You can mimic filigree this way. Or you can use them as backgrounds and appliqué elements. Beads can be rolled along the matrix to impress the design, and staining after baking makes for some beautiful faux finish effects.
Look at it this way–the matrix is the “in-ny” version of your designs,and the plate and the rubber are the “out-ies”.
Rubber: The final product at Ready-Stamps is the rubber. This is sent to you in the uncut sheet, and you can cut and mount it if you choose to do so.The rubber sheets can be cut with scissors around the design elements if desired, and then mounted with rubber cement or double sided tape to blocks of wood, foam board, or baked clay handles.
You can also cut it into sheets that can be rolled along with the clay through a pasta machine! DO NOT bake or heat the rubber. Store your rubber out of the sunlight and away from heat sources. You can also order more than one sheet of rubber made from your designs if you wish, although there is a small additional charge.
Mica powders such as Pearl-Ex pigments can be used to highlight raised areas while the clay is still raw. Mica shift effects using either the matrix or the stamps with mica bearing clays create an almost holographic look. Acrylic or heat set oil paints can be use to fill in baked areas for a faux enamel effect, or fill with soft clay and re-bake for an inlaid effect.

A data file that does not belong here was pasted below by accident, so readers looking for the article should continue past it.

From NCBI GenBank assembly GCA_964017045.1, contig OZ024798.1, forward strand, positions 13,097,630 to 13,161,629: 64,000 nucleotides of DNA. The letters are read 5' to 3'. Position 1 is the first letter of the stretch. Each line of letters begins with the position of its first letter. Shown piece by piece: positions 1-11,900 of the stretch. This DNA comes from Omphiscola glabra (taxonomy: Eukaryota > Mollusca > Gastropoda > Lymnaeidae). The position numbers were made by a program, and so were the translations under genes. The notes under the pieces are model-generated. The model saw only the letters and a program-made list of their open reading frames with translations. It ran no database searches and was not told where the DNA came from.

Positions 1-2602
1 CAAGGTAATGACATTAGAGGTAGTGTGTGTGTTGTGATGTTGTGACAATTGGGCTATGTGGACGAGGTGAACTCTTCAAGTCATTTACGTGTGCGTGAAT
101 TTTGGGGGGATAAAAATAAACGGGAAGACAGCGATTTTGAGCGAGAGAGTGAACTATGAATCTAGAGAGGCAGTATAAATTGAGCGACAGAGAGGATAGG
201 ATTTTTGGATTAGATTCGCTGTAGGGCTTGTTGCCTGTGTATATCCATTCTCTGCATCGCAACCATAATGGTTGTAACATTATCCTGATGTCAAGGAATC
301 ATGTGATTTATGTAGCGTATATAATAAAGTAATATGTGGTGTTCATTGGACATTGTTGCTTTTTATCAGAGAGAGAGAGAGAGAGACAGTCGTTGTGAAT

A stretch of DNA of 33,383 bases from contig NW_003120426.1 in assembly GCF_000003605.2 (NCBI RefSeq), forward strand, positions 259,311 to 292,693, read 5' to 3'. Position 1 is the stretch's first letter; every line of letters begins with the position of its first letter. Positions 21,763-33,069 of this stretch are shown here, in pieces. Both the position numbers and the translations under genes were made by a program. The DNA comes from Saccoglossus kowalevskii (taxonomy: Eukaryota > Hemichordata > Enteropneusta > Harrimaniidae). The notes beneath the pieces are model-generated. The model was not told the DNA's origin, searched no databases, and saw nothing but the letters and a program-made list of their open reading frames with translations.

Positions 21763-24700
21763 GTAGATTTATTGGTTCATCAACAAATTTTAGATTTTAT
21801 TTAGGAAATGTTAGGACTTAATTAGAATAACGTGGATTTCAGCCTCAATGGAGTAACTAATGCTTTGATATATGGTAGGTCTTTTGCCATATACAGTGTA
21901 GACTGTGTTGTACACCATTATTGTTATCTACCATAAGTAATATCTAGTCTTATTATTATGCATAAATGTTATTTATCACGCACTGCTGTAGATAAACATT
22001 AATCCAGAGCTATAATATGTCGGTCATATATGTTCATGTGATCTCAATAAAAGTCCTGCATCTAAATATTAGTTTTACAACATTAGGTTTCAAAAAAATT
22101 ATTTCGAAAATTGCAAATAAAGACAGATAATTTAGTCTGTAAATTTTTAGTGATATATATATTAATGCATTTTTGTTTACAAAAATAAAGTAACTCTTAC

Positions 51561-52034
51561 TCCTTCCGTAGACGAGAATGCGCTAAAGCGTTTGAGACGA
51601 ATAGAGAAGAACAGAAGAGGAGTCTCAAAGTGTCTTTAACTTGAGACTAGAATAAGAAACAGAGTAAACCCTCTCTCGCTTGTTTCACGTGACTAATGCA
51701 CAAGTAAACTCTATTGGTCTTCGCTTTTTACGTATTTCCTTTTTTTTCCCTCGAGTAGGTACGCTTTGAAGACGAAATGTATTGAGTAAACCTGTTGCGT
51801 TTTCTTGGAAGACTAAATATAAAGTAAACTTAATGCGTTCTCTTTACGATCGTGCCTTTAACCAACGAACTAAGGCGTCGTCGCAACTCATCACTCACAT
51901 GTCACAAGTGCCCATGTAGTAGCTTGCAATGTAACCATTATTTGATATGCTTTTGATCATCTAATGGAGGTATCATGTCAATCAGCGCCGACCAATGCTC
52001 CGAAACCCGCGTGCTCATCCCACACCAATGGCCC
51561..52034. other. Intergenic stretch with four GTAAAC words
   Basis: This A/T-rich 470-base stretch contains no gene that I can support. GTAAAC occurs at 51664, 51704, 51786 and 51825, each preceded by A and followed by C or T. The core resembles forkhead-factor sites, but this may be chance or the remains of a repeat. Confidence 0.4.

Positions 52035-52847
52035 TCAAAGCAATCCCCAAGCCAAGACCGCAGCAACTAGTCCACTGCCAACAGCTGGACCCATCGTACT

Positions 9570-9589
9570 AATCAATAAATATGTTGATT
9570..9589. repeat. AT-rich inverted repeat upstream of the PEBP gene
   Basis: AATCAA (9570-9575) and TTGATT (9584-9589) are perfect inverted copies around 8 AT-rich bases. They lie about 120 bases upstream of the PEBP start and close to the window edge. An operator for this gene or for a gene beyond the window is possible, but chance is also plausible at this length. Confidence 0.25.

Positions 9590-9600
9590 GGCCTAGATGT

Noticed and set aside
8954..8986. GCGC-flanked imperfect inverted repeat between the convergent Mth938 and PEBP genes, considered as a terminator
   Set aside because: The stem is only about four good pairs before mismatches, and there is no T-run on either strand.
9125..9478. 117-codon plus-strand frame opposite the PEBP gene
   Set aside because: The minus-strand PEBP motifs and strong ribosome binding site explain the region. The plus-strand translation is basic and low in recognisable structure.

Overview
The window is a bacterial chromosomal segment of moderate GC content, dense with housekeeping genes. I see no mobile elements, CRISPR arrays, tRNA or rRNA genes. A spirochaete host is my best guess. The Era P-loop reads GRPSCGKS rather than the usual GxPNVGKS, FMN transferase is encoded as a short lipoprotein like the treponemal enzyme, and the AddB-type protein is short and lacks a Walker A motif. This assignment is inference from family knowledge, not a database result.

Donna Kato’s “brocade” technique uses acrylic paints filling the indented patterns in a sheet of clay, which is then rolled flat after drying. The indentations can be left raised for a faux enamel look. Shown here, it is mixed with slices of flower canes.
The results look very rich and detailed, as do silk screened patterns using the same designs on Photo-EZ sheets. Rubber stamps and silk screens together can be used on fabric, paper, polymer clay, acrylic beads and more. The stamps can be used as texture sheets when using Shiva Paint Sticks on textiles and polymer clay both to create wearable art fabric and matching buttons and jewelry!
Here are a few tips for best results.